It Fell Like A House of Cards — St. John’s Cathedral, Napier NZ.

“It fell like a house of cards.”  That’s what an eyewitness said when the brick Waiapu Anglican Cathedral of St. John the Evangelist collapsed in an earthquake in February, 1931.  There was a service going on inside at the time, … Continue reading It Fell Like A House of Cards — St. John’s Cathedral, Napier NZ.

Merry Christmas !! Pictures from Bethlehem.

Christmas Day — a good day to post pictures of Bethlehem.  The focal point of any visit to Bethlehem is Manger Square.  It is a pedestrian zone bordered by the Church of the Nativity, the Mosque of Omar, the Palestinian Peace Center and a wonderful falafel shop which also serves freshly squeezed orange juice.  Star Street, Nativity Street and Manger Street converge on the square. Some claim that the Church of the Nativity is the oldest Christian worship site in the world.  It was built during the rule of Constantine on a site selected by his mother, St. Helena.  She … Continue reading Merry Christmas !! Pictures from Bethlehem.

Christmas Eve, Shepherds’ Fields outside Bethlehem.

It’s Christmas Eve.  In the news we have constant reminders that “Peace on Earth” is still a hope not a fact.  This is evident at Shepherds’ Field outside Bethlehem where you can easily see the security apparatus that meanders around the hilltop where shepherds first heard “Gloria in Excelsis Deo,” (assuming the angels sang in Latin).  The Franciscans control this hilltop and when we were there in 2010 we listened to them field questions from tourists looking out over the fields asking what exactly they were seeing.  In one of the pictures in this post you can see an Israeli … Continue reading Christmas Eve, Shepherds’ Fields outside Bethlehem.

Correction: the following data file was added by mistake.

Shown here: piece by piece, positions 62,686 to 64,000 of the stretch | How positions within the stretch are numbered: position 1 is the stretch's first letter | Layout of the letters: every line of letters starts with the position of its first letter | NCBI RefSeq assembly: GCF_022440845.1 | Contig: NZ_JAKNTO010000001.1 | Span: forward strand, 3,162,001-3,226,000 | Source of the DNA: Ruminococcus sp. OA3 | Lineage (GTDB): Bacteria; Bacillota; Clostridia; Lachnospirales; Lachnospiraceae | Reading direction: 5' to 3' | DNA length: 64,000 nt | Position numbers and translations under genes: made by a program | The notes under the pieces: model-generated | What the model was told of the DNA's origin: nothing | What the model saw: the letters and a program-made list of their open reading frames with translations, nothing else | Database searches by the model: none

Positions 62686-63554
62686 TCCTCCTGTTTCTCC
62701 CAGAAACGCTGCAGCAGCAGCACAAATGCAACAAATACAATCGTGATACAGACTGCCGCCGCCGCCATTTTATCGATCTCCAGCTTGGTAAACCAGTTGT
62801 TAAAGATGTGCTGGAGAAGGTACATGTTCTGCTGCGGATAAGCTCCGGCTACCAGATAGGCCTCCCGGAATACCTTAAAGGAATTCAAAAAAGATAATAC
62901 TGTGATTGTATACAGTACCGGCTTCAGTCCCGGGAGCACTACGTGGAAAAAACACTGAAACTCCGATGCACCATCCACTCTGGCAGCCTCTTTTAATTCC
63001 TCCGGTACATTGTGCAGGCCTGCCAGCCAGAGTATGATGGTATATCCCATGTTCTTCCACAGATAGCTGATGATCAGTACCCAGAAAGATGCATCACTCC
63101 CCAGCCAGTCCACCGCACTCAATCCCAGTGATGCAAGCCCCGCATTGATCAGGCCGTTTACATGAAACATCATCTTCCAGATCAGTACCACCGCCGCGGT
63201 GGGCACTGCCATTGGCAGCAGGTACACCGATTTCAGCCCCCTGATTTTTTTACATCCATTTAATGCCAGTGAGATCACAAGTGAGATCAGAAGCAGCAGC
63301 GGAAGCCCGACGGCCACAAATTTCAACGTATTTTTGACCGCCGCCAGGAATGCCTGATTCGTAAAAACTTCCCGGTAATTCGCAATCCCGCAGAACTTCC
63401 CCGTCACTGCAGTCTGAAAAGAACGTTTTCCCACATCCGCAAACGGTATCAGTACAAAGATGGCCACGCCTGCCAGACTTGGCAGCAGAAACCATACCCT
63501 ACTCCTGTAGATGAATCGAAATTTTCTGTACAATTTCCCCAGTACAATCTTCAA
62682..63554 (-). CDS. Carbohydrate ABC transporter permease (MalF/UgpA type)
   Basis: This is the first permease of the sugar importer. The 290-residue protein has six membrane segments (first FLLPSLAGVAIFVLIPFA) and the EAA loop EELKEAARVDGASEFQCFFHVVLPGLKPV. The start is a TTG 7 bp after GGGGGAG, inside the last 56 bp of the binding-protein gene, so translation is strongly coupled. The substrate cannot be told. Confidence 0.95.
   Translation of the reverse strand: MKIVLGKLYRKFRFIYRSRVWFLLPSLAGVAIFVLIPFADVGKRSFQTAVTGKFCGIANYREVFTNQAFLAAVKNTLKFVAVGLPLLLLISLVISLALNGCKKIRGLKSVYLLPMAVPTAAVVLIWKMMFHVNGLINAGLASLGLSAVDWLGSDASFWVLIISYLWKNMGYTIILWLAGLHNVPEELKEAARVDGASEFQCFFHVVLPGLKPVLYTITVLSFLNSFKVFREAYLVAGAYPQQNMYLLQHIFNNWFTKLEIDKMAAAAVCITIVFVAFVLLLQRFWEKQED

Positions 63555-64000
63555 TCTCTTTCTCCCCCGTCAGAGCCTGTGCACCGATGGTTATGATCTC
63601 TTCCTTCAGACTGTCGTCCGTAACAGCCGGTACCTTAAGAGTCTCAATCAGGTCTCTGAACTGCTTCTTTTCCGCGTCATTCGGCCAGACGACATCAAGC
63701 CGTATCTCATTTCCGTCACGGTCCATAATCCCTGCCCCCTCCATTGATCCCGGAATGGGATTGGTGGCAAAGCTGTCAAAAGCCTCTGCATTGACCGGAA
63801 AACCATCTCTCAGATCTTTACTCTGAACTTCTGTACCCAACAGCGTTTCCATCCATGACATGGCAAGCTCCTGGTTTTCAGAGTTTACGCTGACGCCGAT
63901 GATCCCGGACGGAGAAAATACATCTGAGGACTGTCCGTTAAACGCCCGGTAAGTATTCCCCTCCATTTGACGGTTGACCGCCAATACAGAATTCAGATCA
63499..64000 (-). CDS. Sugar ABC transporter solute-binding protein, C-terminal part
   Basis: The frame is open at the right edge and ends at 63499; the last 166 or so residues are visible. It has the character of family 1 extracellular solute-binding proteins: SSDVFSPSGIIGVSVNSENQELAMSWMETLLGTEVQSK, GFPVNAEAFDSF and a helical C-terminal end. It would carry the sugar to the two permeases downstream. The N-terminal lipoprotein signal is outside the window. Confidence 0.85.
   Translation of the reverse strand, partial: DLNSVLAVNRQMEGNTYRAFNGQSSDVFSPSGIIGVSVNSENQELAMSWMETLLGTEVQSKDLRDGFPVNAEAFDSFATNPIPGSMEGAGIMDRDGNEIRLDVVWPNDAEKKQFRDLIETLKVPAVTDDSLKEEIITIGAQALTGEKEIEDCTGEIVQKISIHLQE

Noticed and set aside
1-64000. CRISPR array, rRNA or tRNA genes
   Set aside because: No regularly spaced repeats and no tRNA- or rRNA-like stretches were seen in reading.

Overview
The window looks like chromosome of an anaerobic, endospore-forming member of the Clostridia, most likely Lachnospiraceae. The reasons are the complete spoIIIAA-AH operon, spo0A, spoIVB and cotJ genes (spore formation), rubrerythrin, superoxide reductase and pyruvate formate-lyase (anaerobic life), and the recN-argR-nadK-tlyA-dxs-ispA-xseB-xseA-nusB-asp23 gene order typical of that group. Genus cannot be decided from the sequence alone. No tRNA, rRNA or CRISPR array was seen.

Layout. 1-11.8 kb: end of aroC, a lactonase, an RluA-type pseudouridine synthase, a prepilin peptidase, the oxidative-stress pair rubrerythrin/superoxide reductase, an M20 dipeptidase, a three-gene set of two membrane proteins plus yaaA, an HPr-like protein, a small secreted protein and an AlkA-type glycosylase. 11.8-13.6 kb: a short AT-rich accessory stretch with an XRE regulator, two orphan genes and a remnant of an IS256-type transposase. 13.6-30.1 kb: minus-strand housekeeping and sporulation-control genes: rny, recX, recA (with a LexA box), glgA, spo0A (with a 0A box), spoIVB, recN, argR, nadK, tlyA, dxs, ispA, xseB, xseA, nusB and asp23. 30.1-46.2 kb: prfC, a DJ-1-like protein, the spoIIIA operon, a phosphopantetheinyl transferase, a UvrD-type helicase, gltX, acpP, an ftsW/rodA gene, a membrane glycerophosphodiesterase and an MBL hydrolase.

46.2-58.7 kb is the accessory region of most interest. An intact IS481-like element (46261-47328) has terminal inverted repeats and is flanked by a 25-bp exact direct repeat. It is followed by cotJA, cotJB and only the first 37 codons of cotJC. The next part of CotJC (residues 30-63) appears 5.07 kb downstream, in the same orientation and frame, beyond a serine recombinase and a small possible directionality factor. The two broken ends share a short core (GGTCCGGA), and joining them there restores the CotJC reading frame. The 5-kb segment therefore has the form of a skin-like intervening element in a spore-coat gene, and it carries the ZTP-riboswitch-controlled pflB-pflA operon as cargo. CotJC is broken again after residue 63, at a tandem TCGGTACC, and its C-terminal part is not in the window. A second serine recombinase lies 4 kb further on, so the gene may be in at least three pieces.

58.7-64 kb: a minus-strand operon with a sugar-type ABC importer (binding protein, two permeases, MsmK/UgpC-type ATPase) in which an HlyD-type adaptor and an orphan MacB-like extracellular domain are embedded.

Barcelona Nouveau and Gaudi

I became interested in Art Nouveau living in Bratislava and within an hour of Vienna where Nouveau and Secession buildings captured my fancy.  Having seen them I needed to see some of the buildings of Antoni Gaudí .  The first 8 pics here are Gaudi buildings, including the Holy Family Cathedral, Sagrada Família, a must see in Barcelona and Casa Batilo and Casa Mila. I took these pictures in 1999 on a very early digital camera that had limited storage capacity.  I find it hard to imagine that I can shoot thousands of pictures now on one card.  Early digital cameras … Continue reading Barcelona Nouveau and Gaudi

Crucifixion and Resurrection in Jerusalem.

You need a lot of faith to visit holy sites in the Holy Land.  The “upper room” where Jerusalem tells you the Last Supper took place was built by crusaders in 1099.  The gate the tour guide tells you Jesus entered on Palm Sunday was built by Suleiman the Magnificent in the 1500s.  There are three sites that claim to be the Jesus baptism site.  There are at least two Mt. Sinai’s.  And so it is with the crucifixion and resurrection.  There are two sites claiming that honor in Jerusalem. You can see a real contradiction in styles when you … Continue reading Crucifixion and Resurrection in Jerusalem.

St. Stephen’s Cathedral, Metz

Modernist Marc Chagall, cubist Jacques Villon, and tachist Roger Bissière are all there, mixed with art from the Gothic, Renaissance and Romantic periods.  It’s the play of light on the works that I find so fascinating.  They are the stained glass windows in St. Stephen’s Cathedral in Metz.  Gothic does away with the need for structural walls, allowing artists to work in walls of glass.  The cathedral soars with light coming through colored glass, creating shadows and shafts.   Outside the light plays against the exposed structural members, the flying buttresses.  At night the outside is floodlit to stunning effect. Pictures from … Continue reading St. Stephen’s Cathedral, Metz

King Hassan II Mosque, Casablanca, Morocco